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Gig workers are set to strike today demanding better protection from coronavirus

Home delivery services are experiencing unprecedented growth in demand as people stay home.
March 30, 2020
Associated Press

The news: Instacart grocery delivery workers across the US and Amazon warehouse workers in Staten Island, New York, plan to go on strike today. Required to continue leaving their homes for work, they want better physical and financial protection from coronavirus.

Specifically: Instacart workers say they will refuse to accept orders until the company agrees to give them hazard pay of an extra $5 per order, plus free soap, hand sanitizer, and disinfectant wipes, and expand its sick pay policy to include workers with preexisting conditions who have been advised to stay home, Vice reports. They’ve vowed to stay on strike until their demands are met.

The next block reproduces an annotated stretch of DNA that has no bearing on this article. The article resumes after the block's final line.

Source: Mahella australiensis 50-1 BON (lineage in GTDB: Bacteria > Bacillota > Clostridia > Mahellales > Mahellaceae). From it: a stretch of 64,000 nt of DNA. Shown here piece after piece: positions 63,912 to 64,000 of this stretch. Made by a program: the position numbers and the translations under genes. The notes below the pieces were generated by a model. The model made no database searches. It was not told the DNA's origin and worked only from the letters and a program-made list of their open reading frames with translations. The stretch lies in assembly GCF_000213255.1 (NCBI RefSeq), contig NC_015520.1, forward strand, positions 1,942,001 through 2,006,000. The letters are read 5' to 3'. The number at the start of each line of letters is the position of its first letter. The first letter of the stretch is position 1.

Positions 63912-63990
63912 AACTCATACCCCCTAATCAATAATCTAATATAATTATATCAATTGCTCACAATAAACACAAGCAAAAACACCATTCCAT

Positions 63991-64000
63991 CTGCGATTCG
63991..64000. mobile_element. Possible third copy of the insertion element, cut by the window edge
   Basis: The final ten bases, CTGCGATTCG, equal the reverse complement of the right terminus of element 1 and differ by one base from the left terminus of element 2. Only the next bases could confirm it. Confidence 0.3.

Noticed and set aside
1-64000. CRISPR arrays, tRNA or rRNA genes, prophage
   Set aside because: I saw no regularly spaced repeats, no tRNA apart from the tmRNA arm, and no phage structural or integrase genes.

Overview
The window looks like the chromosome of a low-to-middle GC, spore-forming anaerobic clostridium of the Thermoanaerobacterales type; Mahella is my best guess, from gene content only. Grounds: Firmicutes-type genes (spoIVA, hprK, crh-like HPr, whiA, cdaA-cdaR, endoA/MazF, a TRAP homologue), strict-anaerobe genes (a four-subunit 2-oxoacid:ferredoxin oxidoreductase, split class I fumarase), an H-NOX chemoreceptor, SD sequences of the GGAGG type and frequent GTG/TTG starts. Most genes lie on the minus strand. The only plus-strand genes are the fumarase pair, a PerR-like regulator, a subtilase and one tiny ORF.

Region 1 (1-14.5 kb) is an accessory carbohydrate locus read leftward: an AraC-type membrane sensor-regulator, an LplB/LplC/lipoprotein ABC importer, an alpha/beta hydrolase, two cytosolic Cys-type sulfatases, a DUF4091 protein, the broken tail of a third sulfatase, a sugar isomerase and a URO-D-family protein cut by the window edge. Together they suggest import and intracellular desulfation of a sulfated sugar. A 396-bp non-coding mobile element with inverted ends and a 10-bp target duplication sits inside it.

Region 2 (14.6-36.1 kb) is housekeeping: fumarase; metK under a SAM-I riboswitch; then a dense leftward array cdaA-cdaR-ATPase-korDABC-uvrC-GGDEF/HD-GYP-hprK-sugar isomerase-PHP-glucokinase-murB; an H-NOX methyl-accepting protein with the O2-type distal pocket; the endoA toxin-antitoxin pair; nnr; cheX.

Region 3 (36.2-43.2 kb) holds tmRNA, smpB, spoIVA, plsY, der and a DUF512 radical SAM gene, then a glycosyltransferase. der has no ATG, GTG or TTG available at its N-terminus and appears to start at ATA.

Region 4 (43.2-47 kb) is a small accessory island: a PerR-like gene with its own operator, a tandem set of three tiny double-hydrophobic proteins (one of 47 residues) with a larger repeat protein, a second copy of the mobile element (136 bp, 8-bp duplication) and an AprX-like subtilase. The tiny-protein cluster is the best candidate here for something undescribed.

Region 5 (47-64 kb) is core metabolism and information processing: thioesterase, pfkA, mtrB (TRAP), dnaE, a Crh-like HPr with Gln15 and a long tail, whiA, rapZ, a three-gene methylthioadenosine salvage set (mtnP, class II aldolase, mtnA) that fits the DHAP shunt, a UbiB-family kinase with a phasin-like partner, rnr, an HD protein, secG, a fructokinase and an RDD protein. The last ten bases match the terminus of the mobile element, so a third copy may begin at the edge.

Not alone: Amazon employees at its Staten Island facility will strike today too, in protest against the company’s decision to keep the warehouse open after a case of coronavirus in the workforce was confirmed last week. They have said they will not return to work until it has been closed and sanitized. Amazon has closed other warehouses where workers have tested positive.

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Not alone: It isn’t just Amazon and Instacart where workers are unhappy. Many gig economy companies have said they’ll compensate workers for up to two weeks’ pay if they contract coronavirus or are instructed by a doctor to stay home. However, they are demanding proof of a positive test, which is often not feasible to provide because tests are in short supply in the US. Employees of Uber, Lyft, DoorDash, and other gig companies say that makes it almost impossible to access the money.

A jobs boom: Home delivery services are experiencing unprecedented growth in demand as officials advise people to stay hom. Amazon, which employs over 750,000 people, is hiring 100,000 more workers to cope, while Instacart is seeking a further 300,000 shoppers, which will more than double its current workforce of 175,000.

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